Pope on attacks in Sri Lanka: martyrs show that injustice does not have the last word
The brutal attacks in Sri Lanka last Easter Sunday continue to remind the world that, in many places, being a Christian can cost your life.
Three churches and three hotels were targeted by suicide bombers from a local Islamist group. They carried out the attacks supported by the Islamic State, which has claimed responsibility.
This was the explosion of St. Anthony Church seen from a distance.
This is the interior of the Church after the explosion which claimed the lives of dozens of people celebrating the Resurrection of Christ.
A few hours later, in Rome, the pope especially remembered these victims during the Urbi et Orbi blessing.
“It was with sadness and sorrow that I received the news of the serious attacks which, just today, Easter Sunday, have brought mourning and sadness to some churches and other public places in Sri Lanka. I wish to express my affection and closeness to the Christian community, attacked while gathered in prayer, and to all the victims of such cruel violence.”
During these days, Pope Francis has continually voiced his concern for the more than 350 dead and 500 wounded people after the terrible attack.
“I want to express once again my spiritual and paternal closeness to the people of Sri Lanka. I am very close to my dear brother, Cardinal Malcolm Ranjith Patabendige Don, and to the whole Archdiocese of Colombo. I pray for the many victims and wounded, and I ask everyone not to hesitate to offer all the necessary help to this beloved nation. I also hope that everyone will condemn these terrorist acts, inhuman acts that are never justifiable.”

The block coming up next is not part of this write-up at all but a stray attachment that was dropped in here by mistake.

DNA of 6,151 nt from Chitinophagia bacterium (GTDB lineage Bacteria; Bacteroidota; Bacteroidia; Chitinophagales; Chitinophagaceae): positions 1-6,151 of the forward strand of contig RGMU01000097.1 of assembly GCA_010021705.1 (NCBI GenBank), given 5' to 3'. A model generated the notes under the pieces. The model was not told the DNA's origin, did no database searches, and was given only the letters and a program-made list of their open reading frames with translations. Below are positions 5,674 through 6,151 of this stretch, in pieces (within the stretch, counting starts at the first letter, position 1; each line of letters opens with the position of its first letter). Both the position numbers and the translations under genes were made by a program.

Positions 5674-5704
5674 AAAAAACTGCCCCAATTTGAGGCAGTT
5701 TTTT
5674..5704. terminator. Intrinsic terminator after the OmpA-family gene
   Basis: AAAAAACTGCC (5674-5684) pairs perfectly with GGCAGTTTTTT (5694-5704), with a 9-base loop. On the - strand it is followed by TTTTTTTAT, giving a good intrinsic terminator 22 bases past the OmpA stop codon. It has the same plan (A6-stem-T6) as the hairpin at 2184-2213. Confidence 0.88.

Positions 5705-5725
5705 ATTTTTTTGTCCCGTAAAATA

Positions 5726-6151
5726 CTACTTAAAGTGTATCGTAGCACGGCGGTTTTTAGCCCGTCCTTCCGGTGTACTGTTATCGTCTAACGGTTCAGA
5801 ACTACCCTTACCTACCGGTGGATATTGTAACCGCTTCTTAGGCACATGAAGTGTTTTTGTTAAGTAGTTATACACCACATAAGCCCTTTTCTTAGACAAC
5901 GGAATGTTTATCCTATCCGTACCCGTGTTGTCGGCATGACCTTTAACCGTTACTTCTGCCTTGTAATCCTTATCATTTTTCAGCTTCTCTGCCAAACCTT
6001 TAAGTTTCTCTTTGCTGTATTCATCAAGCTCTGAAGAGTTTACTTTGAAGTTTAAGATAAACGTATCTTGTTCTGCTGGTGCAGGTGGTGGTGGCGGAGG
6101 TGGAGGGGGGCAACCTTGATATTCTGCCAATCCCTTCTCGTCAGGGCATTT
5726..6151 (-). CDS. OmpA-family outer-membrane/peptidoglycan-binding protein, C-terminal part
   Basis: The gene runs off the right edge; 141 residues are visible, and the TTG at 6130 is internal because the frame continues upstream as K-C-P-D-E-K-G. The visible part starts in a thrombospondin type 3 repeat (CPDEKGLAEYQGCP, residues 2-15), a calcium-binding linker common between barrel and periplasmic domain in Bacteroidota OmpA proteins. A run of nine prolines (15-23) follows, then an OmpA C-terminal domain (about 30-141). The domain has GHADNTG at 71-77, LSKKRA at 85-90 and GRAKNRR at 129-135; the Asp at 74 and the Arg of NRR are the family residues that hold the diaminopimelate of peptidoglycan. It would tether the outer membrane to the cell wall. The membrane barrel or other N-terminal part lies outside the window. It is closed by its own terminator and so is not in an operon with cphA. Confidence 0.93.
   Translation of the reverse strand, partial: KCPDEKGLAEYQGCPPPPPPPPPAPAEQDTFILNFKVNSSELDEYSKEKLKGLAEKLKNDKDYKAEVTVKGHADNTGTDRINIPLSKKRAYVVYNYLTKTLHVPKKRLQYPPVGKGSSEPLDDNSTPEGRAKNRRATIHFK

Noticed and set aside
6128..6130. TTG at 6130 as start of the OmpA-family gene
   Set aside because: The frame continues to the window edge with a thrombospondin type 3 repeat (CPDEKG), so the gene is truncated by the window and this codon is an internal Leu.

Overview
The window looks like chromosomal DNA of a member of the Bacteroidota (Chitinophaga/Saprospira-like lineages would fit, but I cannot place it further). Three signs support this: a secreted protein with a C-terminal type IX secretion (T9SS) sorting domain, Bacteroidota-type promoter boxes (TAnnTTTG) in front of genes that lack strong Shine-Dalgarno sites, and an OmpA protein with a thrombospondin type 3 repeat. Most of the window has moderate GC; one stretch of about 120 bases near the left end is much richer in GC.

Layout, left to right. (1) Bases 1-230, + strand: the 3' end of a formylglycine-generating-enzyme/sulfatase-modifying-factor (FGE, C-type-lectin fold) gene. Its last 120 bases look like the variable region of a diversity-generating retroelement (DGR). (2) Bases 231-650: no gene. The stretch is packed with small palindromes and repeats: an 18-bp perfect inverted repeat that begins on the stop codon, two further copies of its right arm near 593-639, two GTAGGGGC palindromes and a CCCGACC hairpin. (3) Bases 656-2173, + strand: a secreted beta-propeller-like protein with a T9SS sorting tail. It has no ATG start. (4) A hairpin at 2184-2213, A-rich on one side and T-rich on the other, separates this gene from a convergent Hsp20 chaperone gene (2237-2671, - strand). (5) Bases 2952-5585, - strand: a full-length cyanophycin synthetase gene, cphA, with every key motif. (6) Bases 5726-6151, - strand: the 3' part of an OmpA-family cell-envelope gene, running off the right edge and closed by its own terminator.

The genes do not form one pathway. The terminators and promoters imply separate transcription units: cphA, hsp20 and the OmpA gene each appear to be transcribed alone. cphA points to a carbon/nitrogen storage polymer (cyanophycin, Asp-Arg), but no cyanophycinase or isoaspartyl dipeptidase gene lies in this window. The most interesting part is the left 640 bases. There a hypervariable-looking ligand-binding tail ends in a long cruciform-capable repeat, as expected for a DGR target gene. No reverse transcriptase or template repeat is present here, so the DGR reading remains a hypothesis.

He has also posted messages on Twitter. On Wednesday he published this message in which he assures that these martyrs show injustice does not have the last word.
Malcolm Ranjith, Cardinal of Sri Lanka, has presided over the first funerals. He has called on Christians to remain calm and to not fall into a spiral of revenge. The country's bishops have also called for these attacks not to be politically exploited.
Unfortunately, the number of victims continues to rise because there are many seriously injured.
The pope visited Sri Lanka in January 2015. The country had gone through 25 years of civil war. It was a conflict that, among others, had an ethnic-religious cause. This is why Pope Francis has insisted on several occasions that religion should never be used as a pretext for violent acts.
“For the sake of peace, religious beliefs must never be allowed to be abused in the cause of violence and war.”
Sri Lanka has always aroused much interest among the popes. Pope Francis was the fourth to travel to this place known as the "Pearl of the Indian Ocean". Paul VI was also the first to visited this island in 1970, and John Paul II visited it twice, in 1981 and 1995.
The country has some 23 million people, 70 percent of whom are Buddhists, while Muslims are less than 10 percent and Christians are close to 8 percent.